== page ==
Is silence really golden?

How free are we or do we allow ourselves to be? The short story Wir töten Stella (We murder Stella) by the Austrian writer Marlen Haushofer may date from 1958 - a period when it was not so easy for a woman to leave her husband -, but what she really shows is how difficult it is to free oneself mentally. Actor Natali Broods (STAN) adapted the text for the stage and performs a monologue for the first time.

Giving away the ending

Girl is taken into family, has an affair with the man of the house, wife pretends she doesn't see anything, girl throws herself under lorry. Those who go and see the monologue Het was zonder twijfel een ongeluk (It must have been an accident) are given plot and denouement up front; this is because the play is more concerned with the underlying emotions than with the plot.

Actor Natali Broods gives her monologue a more suggestive title than the book Wir töten Stella . How guilty are we if we look on passively? Broods plays the part of the wife struggling with remorse after the 'accident', and yet she still allows life to take its course. Resigned, she watches a chick in the linden tree cheeping in vain for its mother. Even now she won't intervene. She stands there and looks on.

Detached v. personal

Broods relates the story with equally neutral detachment, the words tripping off her tongue. She is indifferent, resigned. But there is also a note of self-mockery when she says dryly: "A woman over the age of thirty shouldn't have to suffer; it's not good for her looks". The punctuations are not in the script, but lie with the bizarre changes of light and disquieting choreographies which keep the spectator from sympathizing and empathizing with a story, as if Broods wants to say: "No you're not going to listen to a story, you're going to listen to my story."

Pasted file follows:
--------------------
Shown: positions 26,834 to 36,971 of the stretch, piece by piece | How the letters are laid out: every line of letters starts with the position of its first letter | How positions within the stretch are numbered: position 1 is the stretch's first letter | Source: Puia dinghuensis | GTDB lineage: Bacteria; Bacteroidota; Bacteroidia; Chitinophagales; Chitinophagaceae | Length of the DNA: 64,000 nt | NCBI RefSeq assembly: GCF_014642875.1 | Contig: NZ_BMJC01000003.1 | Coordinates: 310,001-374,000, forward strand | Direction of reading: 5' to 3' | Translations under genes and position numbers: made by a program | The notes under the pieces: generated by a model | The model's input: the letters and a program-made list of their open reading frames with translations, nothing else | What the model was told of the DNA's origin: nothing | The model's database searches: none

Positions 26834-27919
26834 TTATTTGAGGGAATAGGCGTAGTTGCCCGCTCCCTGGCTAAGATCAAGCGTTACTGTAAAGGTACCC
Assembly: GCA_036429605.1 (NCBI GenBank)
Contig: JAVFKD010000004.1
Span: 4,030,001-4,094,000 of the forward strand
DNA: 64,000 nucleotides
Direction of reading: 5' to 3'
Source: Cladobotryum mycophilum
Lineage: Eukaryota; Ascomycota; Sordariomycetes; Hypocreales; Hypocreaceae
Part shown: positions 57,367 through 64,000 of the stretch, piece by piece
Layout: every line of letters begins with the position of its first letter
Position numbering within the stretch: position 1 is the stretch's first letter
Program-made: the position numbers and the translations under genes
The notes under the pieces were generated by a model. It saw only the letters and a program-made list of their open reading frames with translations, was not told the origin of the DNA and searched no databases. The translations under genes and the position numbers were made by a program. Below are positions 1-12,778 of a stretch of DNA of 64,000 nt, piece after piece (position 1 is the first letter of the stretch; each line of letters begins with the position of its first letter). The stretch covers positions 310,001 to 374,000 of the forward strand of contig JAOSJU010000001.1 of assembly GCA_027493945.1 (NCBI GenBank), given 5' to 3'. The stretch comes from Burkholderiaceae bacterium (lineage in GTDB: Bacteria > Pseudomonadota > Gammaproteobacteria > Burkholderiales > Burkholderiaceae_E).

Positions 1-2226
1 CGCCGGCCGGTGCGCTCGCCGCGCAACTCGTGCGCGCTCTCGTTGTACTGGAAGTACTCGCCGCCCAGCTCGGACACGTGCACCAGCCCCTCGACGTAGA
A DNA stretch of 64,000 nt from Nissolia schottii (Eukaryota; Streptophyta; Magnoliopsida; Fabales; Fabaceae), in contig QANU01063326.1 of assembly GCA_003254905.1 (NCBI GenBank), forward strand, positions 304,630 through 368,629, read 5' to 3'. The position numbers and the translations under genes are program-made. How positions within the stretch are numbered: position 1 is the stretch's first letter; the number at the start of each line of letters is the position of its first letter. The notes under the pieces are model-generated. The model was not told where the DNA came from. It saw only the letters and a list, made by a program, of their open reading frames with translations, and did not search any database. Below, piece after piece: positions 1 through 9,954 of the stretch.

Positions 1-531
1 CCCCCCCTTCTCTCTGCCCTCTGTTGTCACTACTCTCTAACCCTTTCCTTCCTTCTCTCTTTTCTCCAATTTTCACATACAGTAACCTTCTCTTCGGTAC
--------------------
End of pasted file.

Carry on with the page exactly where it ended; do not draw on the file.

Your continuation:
She glides across the floor like a rag doll: when her character is unable to express her feelings, Broods gives free rein to her own emotions in movement, slipping below the calm water where it moves in eddies. In rather the same way as the whispering at the start of a cover version of Chris Isaak's Wicked Game turns to screaming. The inside is turned outside. Not that it is to any avail: the woman is still blocked at the end of the play and Broods is wedged between the two sofas on the stage. The chick has gone from the tree, probably dead. It must have been an accident.

Knack, Liv Laveyne, October 10th, 2007